Also, it’s not true that logistically speaking, J&J doses can just be easily swapped out for two-shot mRNA alternatives.  Some needle-phobic people might have decided they could handle a one-time dose, but would balk at two.  More importantly, the J&J doses are much easier to store and transport, and therefore are crucial to serving certain communities, including in under-developed parts of the world.  Plus, any delays in the rate of injections could literally cost lives.  And are the mRNA vaccines (Pfizer and Moderna) risk-free on blood clots?  I hesitate to share this because of how much irrational hysteria there already is out there, but…

A study by researchers at Oxford University in England suggests the risks of experiencing dangerous, rare blood clots in the brain are far higher in those who catch the coronavirus than in those who get either the AstraZeneca vaccine, or the vaccines made by Pfizer and Moderna in the U.S. The research shows that the number of people who experience clots after getting the vaccines made by the American pharmaceutical giants appears very similar to the number who get the rare condition after a shot of the AstraZeneca drug, which was developed in conjunction with Oxford’s vaccine institute. A key finding of the research, revealed Thursday as a “pre-print” study which has yet to be reviewed by other scientists, was that the risk of experiencing a blood clot in the brain was about 95 times higher for people who contract COVID-19 than in the general population.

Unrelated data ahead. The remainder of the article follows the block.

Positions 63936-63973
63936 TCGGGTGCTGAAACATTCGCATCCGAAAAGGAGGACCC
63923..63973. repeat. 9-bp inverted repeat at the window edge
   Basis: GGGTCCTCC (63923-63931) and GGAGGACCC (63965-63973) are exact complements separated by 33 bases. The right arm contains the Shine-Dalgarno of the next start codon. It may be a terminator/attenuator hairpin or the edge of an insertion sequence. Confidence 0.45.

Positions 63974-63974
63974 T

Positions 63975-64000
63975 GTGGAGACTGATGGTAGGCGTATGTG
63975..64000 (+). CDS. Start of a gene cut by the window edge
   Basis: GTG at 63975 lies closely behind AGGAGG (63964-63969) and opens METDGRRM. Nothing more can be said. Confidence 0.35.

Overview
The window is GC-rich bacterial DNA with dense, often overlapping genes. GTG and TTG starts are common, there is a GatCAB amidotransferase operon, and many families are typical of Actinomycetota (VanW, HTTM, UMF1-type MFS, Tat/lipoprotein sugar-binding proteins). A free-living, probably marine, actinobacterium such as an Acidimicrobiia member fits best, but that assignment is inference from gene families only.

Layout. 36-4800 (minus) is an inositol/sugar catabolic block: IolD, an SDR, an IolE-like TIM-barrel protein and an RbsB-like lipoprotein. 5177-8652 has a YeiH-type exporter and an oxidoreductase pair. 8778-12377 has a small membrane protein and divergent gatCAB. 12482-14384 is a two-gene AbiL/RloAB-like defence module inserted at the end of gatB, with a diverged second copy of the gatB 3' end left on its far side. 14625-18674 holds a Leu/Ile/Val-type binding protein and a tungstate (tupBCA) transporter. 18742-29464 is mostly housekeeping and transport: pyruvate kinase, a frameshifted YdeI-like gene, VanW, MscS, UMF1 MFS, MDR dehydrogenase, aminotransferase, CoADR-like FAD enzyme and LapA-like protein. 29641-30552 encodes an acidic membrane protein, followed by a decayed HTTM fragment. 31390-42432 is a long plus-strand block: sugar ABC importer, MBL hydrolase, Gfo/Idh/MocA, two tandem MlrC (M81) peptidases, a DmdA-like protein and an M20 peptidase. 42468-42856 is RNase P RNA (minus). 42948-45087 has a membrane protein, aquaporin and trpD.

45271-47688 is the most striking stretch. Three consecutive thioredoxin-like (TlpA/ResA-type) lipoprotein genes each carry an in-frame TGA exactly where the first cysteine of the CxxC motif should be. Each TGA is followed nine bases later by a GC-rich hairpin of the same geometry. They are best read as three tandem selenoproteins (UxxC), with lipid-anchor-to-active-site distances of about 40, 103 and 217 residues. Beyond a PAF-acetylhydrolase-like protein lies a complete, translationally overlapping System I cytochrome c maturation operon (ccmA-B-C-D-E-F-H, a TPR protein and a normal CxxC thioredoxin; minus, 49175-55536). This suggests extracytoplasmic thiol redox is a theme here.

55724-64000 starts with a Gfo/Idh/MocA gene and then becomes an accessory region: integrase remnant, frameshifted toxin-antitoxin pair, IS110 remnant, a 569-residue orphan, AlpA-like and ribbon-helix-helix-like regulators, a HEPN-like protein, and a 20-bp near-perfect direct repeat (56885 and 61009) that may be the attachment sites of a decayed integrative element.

The risks of not getting vaccinated massively overwhelm the possible “risks” of getting vaccinated, even within the narrow realm of blood clots.  Before you go, re-read the fantastic overall news about the vaccines above, then consider these comparisons:

I’m still somewhat in shock that the J&J pause was recommended in the first place, let alone extended.